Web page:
Russia has a miniature tradition that is relatively modern compared to those of south Central Asia, China and Japan. It began with the end of imperial Russia in 1917, when the power of the church came to an end. When the church lost its power, the tradition of icon painting also ceased.
A hundred years before those events, German lacquerware, in the form of tobacco containers, had made its way to Russia, and Russian artists had subsequently begun to produce their own versions. Unemployed icon painters found a new canvas in these lacquered paper maché tobacco boxes--and the small, exquisitely decorated Russian lacquerware that we know today was born.
Because my grandmother did fine painting on lacquerware, the Russian boxes have always interested me. They are made in stages. The box parts are first formed of a pressed cardboard. Then, they are immersed and boiled in linseed oil, before being baked! (I like my species rose which smells like linseed oil, but I can’t imagine living downwind from this…) Wood-like, these parts are then assembled into boxes by those who specialize in the art, coated with a primer, baked again, and sanded. Only after all of these steps do the boxes become the miniature painting artist’s responsibility.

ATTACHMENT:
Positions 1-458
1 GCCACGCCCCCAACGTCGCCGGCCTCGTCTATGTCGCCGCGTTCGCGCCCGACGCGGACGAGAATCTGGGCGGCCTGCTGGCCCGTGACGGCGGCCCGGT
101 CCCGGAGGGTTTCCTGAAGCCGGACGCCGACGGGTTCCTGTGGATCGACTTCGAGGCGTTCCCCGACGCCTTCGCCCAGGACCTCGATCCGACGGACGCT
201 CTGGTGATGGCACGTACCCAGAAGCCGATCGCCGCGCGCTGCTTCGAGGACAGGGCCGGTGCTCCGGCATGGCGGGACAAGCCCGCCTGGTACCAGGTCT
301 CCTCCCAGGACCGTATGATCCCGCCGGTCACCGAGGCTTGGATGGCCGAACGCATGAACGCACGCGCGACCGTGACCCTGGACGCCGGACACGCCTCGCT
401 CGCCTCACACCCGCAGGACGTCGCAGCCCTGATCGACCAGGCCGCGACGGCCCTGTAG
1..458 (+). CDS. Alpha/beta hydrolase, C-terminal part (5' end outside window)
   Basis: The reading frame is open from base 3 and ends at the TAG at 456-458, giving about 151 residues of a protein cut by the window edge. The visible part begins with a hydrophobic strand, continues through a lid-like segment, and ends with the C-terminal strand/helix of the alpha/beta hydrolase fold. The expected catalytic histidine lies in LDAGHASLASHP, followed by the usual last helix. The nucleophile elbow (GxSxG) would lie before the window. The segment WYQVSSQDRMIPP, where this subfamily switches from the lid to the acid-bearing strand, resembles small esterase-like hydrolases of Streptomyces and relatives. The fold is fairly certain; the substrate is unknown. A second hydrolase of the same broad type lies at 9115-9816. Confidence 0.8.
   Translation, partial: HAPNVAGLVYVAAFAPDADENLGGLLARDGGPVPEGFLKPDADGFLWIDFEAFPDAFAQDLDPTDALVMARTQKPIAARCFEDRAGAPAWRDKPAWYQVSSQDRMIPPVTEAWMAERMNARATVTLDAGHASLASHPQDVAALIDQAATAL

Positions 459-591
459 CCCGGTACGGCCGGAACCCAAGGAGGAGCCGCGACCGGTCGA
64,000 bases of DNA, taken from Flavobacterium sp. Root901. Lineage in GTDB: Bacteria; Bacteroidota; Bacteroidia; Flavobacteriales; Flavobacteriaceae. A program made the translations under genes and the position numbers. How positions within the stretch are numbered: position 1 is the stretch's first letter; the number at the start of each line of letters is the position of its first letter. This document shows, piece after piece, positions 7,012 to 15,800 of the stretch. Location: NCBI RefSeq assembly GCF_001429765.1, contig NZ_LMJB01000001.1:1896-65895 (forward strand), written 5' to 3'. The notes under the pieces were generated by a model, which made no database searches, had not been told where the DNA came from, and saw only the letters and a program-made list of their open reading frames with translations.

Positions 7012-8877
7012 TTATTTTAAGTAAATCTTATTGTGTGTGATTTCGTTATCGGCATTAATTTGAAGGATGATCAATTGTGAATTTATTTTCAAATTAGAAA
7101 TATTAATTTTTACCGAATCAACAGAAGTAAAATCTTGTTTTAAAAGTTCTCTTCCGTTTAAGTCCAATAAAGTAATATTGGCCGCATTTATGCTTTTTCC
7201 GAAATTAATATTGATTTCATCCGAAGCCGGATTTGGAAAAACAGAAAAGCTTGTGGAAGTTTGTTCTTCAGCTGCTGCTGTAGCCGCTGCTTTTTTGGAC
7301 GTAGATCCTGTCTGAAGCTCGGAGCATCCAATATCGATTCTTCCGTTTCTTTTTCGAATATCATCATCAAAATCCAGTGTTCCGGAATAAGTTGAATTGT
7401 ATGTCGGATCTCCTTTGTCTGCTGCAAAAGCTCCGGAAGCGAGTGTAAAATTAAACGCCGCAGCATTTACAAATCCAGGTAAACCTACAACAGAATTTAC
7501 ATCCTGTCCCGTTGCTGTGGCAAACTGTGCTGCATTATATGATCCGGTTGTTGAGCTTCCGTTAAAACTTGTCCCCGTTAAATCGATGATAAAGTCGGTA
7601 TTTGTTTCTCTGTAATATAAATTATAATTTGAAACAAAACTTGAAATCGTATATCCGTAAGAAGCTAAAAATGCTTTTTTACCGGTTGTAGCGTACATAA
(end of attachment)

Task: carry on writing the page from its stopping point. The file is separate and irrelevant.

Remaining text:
Today, most of this work takes place in factories, in each of four well-known lacquerware villages. Some work is also done from private homes. When the tradition began, work was organized in the form of artist cooperatives. As a result, an identity as “artist villages” persists and the village names continue to be associated with the four styles of decoration: Fedoskino, Palekh, Mstera and Kholui.
Artists in ceramic have often recognized that there are clay lovers and glaze/firing lovers amongst us. It’s not uncommon to be known for one's strength. As a result, losses can be overshadowed; they typically go unnoticed. The process of creating Russian lacquer boxes raises the question of whether or not ceramic artists working in small formats couldn’t attain a significantly higher level in their work --by taking stock of strengths and working cooperatively.
Which segment of production brings you bliss, which tends to be a drudge? Is it possible your match exists in someone, or among several people, who would just love your drudgery? Could you share the tasks? The Russian lacquerware boxes suggest great benefits from the idea.
While we sometimes have difficulty justifying our own investment in such small work as beads, buttons and jewelry, it gives me pause to consider that these small Russian works of art are considered worthy of not just the work of one dedicated professional artist, but many.
For us, moving from an individual to a cooperative form of production would be a cultural challenge, but the Russian results suggest that the benefits might be tremendous.